And found a thousand worlds in Stella's arms."-M.]

The myrtle crowns the happy lovers' heads,
The unhappy lover's grave the myrtle spreads;
O then the meaning of thy gift impart,
And ease the throbbings of an anxious heart!
Soon must this bough, as you shall fix his doom,
Adorn Philander's head, or grace his tomb."1

His juvenile attachments to the fair sex were, however, very transient and it is certain, that he formed no criminal connection whatsoever. Mr. Hector, who lived with him in his younger days

1 Mrs. Piozzi gives the following account of this little composition from Dr. Johnson's own relation to her, on her inquiring whether it was rightly attributed to him. —“I think it is now just forty years ago, that a young fellow had a sprig of myrtle given him by a girl he courted, and asked me to write him some verses that he might present her in return. I promised, but forgot; and when he called for his lines at the time agreed on-Sit still a moment, (says I) dear Mund, and I'll fetch them thee-So stepped aside for five minutes, and wrote the nonsense you now keep such a stir about." Anecdotes, P. 34.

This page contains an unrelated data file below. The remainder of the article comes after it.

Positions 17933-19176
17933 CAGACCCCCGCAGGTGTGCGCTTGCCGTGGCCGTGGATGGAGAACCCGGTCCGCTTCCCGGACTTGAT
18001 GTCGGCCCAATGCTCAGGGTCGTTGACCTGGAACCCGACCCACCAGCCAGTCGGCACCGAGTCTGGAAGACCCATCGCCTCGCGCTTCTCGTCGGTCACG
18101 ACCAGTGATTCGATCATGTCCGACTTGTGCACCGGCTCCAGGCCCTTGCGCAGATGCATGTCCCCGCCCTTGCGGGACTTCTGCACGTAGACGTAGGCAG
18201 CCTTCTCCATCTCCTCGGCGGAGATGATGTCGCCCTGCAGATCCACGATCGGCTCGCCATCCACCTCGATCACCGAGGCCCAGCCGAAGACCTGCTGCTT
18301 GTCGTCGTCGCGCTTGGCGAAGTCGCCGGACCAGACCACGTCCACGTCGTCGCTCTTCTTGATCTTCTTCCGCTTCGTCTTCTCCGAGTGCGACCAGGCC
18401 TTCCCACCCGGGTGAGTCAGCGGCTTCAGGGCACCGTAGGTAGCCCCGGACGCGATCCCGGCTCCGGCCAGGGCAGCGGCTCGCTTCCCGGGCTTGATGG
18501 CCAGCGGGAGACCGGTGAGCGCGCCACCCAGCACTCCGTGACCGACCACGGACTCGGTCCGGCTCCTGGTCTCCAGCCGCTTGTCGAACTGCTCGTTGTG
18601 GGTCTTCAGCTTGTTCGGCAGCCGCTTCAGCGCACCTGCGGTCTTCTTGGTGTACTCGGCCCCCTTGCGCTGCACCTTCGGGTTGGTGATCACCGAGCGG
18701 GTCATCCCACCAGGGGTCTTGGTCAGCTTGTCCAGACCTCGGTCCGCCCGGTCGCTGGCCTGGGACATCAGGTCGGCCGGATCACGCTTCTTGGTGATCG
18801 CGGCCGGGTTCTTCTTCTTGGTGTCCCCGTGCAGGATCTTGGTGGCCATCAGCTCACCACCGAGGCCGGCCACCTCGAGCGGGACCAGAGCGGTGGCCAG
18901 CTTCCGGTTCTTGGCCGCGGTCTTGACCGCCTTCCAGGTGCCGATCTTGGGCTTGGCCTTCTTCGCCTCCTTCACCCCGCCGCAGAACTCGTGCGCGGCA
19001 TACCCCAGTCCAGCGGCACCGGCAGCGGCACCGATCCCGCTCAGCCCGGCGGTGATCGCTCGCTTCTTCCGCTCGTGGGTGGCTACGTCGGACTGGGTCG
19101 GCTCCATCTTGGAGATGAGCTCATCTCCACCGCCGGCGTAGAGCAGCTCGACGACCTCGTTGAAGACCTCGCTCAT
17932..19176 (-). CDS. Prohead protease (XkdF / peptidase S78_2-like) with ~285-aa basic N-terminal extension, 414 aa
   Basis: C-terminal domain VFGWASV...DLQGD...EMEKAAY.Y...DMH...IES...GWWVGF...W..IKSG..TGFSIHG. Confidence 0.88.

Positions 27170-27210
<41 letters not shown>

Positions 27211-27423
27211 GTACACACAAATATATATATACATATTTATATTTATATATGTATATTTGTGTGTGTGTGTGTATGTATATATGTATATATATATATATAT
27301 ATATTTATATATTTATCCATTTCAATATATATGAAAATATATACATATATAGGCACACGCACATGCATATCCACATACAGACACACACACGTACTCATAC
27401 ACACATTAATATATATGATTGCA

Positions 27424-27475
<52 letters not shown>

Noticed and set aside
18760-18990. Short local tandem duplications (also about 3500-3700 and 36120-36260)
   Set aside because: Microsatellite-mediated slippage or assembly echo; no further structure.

In my first edition I was induced to doubt the authenticity of this account, by the following circumstantial statement in a letter to me from Miss Seward, of Lichfield :— "I know those verses were addressed to Lucy Porter, when he was enamoured of her in his boyish days, two or three years before he had seen her mother, his future wife. He wrote them at my grandfather's, and gave them to Lucy in the presence of my mother, to whom he shewed them on the instant. She used to repeat them to me, when I asked her for the Verses Dr. Johnson gave her on a Sprig of Myrtle, which he had stolen or begged from her bosom. We all know honest Lucy Porter to have been incapable of the mean vanity of applying to herself a compliment not intended for her." Such was this lady's statement, which I make no doubt she supposed to be correct; but it shews how dangerous it is to trust too implicitly to traditional testimony and ingenious inference; for Mr. Hector has lately assured me that Mrs. Piozzi's account is in this instance accurate, and that he was the person for whom Johnson wrote those verses, which have been erroneously ascribed to Mr. Hammond.